Snowboarding Gear Checklist

Snowboarders say it’s a blast — and that you’ll never go back to two skis. But before you run out and spend hundreds of dollars on high-end gear, make sure you agree on all counts. The smart approach is to rent your equipment the first few times you take to the slopes on a snowboard. This allows you not only to make sure the sport is to your liking but to try out a number of different brands, styles, and sizes of gear, so you find the right fit.

Also, if it will be your first time, you should take a lesson. Snowboarding can be frustrating, painful, and dangerous — if you don’t know what you’re doing. Even if you’ve been a downhill skier since you were a little kid, you won’t naturally understand how to maneuver the board or fall without injuring yourself. Snowboarding is a different sport, and you’d be wise to learn the techniques from an expert. Most resorts offer a special beginner’s package that includes rental of board, boots, and bindings; a one-day lift ticket; and a group lesson, for around $60 to $100.

Below is a list of what you’ll need to enjoy a safe day on the mountain. Just print it out, and check each item off as you pack it. If you want to customize the list, you can copy and paste this article into a Word document on your computer and then add your individual essentials.


There are several styles of boards, bindings, and boots, not to mention dozens of brands. Always check that your boots and bindings are compatible.

  • Snowboard (most beginners use a shorter, “free-riding” board for more control)
  • “Step-in” soft bindings (these allow you to click in from a standing position)
  • “Soft” boots with insulating liners — the type worn by 95 percent of snowboarders (when trying on boots, be sure to wear the kind of socks you plan to wear on the slopes)


Waterproof and breathable are the key words here. Stay away from jeans, sweatpants, sweatshirts, and other items generally made of cotton, which absorbs sweat and stays wet — setting you up to get badly chilled.

Also, the US Consumer Product Safety Commission recommends wearing snug-fitting clothing because loose outerwear (as well as long items like scarves and stocking caps) can tangle in lifts and rope tows. (For more information on snowboarding safety, visit the CPSC’s Web site at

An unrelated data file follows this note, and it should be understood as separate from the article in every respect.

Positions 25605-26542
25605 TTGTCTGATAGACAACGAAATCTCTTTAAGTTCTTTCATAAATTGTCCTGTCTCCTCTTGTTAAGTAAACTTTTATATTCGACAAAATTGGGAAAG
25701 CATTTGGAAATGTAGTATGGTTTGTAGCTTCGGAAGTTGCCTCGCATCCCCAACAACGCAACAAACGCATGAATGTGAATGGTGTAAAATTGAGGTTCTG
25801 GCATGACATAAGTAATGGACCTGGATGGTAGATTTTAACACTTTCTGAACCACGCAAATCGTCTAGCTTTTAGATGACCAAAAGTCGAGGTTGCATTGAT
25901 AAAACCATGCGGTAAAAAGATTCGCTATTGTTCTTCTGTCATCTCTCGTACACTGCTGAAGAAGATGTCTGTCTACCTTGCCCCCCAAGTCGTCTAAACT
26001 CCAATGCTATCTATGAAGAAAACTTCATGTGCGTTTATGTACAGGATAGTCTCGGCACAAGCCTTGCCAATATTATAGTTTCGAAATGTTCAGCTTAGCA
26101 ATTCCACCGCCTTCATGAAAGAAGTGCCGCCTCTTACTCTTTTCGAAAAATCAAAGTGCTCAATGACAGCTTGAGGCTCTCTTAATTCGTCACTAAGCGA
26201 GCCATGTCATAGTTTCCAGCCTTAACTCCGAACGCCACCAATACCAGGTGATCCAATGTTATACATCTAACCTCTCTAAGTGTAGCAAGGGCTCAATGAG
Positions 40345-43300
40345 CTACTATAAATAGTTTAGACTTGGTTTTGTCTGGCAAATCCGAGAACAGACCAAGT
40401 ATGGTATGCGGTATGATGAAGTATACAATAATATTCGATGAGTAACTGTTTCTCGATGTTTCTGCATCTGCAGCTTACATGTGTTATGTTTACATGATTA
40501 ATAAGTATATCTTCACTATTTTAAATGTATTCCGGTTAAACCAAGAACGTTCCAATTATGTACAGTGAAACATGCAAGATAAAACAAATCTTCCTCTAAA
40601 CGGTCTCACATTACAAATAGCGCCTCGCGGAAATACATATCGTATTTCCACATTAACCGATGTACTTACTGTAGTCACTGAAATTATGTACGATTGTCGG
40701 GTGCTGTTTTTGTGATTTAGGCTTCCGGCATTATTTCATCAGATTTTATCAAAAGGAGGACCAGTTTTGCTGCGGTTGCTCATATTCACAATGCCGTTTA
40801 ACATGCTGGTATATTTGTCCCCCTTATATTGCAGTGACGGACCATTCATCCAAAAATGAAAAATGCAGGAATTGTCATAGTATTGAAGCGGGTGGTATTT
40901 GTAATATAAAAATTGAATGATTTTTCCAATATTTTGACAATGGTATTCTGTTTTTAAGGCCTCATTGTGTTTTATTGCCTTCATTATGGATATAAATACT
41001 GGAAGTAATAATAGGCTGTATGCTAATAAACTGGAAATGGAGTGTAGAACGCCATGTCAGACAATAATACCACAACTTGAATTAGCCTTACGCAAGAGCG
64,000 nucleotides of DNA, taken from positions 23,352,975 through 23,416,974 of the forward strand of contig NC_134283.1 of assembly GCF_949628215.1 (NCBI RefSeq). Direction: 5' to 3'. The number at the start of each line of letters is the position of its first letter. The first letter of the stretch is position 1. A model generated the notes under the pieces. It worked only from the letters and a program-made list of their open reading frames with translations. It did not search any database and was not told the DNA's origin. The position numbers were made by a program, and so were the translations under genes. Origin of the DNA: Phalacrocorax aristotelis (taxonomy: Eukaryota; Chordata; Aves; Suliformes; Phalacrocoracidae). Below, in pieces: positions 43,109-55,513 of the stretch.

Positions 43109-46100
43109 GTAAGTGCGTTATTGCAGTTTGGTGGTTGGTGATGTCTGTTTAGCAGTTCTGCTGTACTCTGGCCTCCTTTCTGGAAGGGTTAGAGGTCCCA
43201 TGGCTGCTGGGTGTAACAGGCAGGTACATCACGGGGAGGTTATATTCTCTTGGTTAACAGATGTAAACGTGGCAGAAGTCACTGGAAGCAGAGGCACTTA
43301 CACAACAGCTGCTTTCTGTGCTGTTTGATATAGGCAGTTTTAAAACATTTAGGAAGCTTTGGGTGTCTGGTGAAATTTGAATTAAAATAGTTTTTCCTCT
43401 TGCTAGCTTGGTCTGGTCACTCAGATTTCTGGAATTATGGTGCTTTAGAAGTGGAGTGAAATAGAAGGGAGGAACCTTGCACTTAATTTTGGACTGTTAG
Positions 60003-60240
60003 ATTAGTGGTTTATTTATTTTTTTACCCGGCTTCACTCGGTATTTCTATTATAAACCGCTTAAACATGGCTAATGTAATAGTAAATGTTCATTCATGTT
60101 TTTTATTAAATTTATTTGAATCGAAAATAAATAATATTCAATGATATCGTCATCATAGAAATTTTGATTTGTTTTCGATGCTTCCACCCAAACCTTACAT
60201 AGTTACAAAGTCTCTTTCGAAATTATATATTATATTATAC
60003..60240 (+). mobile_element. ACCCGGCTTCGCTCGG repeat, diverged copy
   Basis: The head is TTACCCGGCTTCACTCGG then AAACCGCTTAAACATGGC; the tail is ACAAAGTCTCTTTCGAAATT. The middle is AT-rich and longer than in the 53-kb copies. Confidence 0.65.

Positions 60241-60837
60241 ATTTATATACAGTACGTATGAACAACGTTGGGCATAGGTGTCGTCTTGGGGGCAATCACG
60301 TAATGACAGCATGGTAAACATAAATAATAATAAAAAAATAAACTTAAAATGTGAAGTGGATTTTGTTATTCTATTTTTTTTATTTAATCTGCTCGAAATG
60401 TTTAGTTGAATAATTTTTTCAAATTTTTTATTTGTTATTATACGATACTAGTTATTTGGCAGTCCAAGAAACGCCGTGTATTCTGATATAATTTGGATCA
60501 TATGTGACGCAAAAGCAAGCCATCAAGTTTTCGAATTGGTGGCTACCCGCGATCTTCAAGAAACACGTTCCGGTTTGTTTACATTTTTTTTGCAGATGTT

• Thin long-sleeved undershirt (preferably made of a moisture-wicking fabric)
  • Synthetic fleece insulating layer
  • Waterproof, wind-resistant shell or jacket
  • Lightweight, moisture-wicking socks (Thorlo makes a snowboarding-specific sock with extra padding in the ankle and heel areas)
  • Thin long underwear for legs (preferably made of a moisture-wicking fabric)
  • Snowboard “technical pants” (they are highly waterproof and have padding in the knee and butt — important features because, as a beginner, you will spend a lot of time sitting and kneeling!)
  • Insulated, waterproof snowboarding gloves (make sure they’ll fit over your wrist guards)
  • Winter hat or warm hood

Protective Gear and Accessories

  • Wrist guards (most serious injuries from snowboarding are to the upper extremities, and wrist injuries are the most common)
  • Helmet (the CPSC says the use of helmets by skiers and snowboarders could prevent or reduce the severity of 44 percent of head injuries incurred by adults and 53 percent of head injuries incurred by children. Boeri and Carrera make popular, lightweight models.)
  • Tinted goggles or sunglasses with complete protection from ultraviolet light (UV rays are amplified when they reflect off the snow, making them especially harmful to eyes and skin)
  • Sunscreen (choose one with a high sun protection factor, and reapply it frequently)
  • Lip balm with SPF 15 (reapply often)


  • Money
  • Cell phone and GPS
  • Fanny pack
  • Lift pass holder (attaches to sleeve or goes around neck)
  • Snowboard lock (all that expensive equipment on the slopes attracts thieves)
  • Neck gaiter (to protect your face and neck on the coldest days)
  • Boot heaters (for those with perpetually cold feet)
  • Map of snowboarding area
  • Candy or energy bar
  • Small bottle of drinking water or portable hydration pack
  • Disposable camera


U.S. Consumer Product Safety Commission. “CPSC Staff Recommends Use of Helmets for Skiers, Snowboarders to Prevent Head Injuries.”

SafeUSA (Centers for Disease Control and Prevention). “Winter Sports Injury Prevention: Safety on the Slopes.”

Mauser, Jane. Transworld, “Why Take A Snowboard Lesson?”

© HealthDay

Follow us on Facebook